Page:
A former Mayan civilization lived here at Lamanai, one of many pre-Columbian archaeological sites in northern Belize. Located on the New River, it’s name translates to “submerged crocodile,” for the crocodiles that occupied the area.
It is known as the longest continually-occupied site in Mesoamerica, where societies flourished before the Spanish colonization in the 15th and 16th centuries. Mesoamerican inhabitants occupied this site for 3,500 years.
A significant amount of copper was found here during Mayan times, and the river was an important tool for its trade. Many other human inhabitants occupied this area in the Belize jungle, to read more about the history of Lamanai, click here.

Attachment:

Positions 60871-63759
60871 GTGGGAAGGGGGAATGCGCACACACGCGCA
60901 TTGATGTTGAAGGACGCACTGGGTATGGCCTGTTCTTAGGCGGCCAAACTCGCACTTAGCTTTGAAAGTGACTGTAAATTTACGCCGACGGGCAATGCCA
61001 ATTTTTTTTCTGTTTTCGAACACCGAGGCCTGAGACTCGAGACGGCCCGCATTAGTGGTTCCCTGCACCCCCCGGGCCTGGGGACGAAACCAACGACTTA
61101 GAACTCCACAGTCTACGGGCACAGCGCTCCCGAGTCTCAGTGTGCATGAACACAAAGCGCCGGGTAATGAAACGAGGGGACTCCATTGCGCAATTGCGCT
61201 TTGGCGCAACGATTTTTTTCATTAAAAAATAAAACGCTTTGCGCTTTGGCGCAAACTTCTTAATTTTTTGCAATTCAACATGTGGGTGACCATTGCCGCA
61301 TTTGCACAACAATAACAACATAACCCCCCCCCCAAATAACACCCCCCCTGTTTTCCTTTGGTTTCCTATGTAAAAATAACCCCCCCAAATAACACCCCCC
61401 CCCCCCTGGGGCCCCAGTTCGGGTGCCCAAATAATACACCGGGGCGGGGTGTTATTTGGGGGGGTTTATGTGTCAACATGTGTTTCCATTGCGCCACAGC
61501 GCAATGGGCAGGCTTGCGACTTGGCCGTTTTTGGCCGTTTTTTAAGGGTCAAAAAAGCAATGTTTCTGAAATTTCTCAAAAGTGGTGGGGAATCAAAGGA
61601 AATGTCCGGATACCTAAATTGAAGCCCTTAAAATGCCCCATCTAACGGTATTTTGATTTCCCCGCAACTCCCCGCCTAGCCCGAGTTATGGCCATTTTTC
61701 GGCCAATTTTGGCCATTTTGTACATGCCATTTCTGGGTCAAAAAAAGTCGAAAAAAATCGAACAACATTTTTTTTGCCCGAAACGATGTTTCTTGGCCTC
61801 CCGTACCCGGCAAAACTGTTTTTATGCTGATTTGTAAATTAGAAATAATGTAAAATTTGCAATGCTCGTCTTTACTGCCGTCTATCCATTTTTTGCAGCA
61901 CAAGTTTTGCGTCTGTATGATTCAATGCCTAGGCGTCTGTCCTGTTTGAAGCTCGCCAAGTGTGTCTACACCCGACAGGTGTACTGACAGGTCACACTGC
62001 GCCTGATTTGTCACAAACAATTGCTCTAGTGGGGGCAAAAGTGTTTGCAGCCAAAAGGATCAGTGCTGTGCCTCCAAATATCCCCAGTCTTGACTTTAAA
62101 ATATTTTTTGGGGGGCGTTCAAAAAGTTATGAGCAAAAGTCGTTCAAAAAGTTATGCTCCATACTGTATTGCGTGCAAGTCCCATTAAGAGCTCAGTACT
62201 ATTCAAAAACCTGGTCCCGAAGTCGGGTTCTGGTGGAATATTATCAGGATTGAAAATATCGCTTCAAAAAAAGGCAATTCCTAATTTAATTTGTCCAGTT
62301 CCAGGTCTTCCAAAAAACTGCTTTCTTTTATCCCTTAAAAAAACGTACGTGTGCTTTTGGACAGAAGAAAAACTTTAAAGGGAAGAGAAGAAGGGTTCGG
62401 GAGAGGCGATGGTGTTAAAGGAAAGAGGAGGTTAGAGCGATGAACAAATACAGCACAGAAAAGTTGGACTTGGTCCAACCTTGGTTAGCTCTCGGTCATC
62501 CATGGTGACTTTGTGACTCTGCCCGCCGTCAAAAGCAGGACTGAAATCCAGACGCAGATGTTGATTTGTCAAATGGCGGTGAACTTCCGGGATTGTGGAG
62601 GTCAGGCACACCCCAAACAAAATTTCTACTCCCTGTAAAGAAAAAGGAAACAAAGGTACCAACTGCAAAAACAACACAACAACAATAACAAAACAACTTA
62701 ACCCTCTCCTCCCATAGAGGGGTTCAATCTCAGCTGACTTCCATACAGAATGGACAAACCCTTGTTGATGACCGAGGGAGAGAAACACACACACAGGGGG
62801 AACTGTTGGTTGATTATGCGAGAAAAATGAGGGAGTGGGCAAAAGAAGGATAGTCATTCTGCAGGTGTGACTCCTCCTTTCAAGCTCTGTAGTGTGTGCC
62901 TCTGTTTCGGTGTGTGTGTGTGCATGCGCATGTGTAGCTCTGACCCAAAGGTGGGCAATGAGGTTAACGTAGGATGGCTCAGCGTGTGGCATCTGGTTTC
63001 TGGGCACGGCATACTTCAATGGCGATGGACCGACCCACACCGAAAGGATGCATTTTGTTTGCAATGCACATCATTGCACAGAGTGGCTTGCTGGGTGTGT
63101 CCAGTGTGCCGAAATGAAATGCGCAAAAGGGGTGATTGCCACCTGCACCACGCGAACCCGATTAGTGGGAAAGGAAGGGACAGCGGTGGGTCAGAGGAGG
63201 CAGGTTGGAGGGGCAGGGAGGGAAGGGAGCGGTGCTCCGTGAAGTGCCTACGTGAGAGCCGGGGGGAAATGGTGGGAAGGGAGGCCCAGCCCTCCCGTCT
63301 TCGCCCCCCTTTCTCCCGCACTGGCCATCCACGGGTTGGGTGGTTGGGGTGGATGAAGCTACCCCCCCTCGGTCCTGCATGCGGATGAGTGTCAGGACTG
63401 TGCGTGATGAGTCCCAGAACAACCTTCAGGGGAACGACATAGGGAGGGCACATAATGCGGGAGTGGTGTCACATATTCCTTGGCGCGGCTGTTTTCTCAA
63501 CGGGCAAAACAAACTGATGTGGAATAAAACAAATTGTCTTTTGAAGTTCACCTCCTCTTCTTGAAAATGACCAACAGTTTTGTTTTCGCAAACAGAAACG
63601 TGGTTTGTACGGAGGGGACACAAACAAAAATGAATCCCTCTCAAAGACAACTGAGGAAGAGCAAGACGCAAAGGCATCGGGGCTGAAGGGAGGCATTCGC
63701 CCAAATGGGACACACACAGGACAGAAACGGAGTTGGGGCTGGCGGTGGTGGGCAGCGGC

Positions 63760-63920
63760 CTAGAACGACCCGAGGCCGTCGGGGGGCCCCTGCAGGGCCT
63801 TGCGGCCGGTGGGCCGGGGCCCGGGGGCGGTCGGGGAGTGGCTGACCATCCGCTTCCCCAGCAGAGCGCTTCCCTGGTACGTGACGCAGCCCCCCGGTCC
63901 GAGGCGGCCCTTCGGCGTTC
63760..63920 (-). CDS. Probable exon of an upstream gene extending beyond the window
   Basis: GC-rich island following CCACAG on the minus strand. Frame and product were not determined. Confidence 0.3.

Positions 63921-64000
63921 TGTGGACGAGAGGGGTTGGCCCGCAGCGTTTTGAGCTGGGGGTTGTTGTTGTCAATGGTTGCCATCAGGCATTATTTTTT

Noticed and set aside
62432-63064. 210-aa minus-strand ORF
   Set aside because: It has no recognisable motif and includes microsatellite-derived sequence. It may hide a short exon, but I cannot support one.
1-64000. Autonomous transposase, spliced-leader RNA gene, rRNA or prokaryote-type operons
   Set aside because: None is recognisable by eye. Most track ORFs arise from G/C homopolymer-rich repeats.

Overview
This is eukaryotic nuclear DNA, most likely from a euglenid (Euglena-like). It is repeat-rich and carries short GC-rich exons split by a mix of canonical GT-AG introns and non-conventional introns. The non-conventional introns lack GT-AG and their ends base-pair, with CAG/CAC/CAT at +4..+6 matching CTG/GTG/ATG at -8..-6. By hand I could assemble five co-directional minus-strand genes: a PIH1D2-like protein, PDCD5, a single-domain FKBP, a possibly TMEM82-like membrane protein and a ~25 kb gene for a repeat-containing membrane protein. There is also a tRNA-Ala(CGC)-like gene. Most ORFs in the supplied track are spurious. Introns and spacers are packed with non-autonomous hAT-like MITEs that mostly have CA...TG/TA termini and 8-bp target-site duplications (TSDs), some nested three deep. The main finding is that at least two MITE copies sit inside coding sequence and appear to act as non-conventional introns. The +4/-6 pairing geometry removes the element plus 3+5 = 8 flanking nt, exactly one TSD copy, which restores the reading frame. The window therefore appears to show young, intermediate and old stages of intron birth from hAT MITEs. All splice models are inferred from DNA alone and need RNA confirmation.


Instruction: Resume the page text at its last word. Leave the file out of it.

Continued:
Our eight person birding group occupied this site for a day. Filled with Mayan history and artistry, there were several temples to enjoy and explore. But oh what incredible jungle birds thrived here too! It was a delightful dilemma of where to look next.
Most of the archaeology excavations occurred in the 1970s and continued over the years. The three major temples are truly awesome. But I also liked the mounds of quiet grass, sites that remain unexcavated.
There was a sacredness to this beautiful place on earth, and I liked that some of the secrets still remain buried in the earth.
Photo credit: Athena Alexander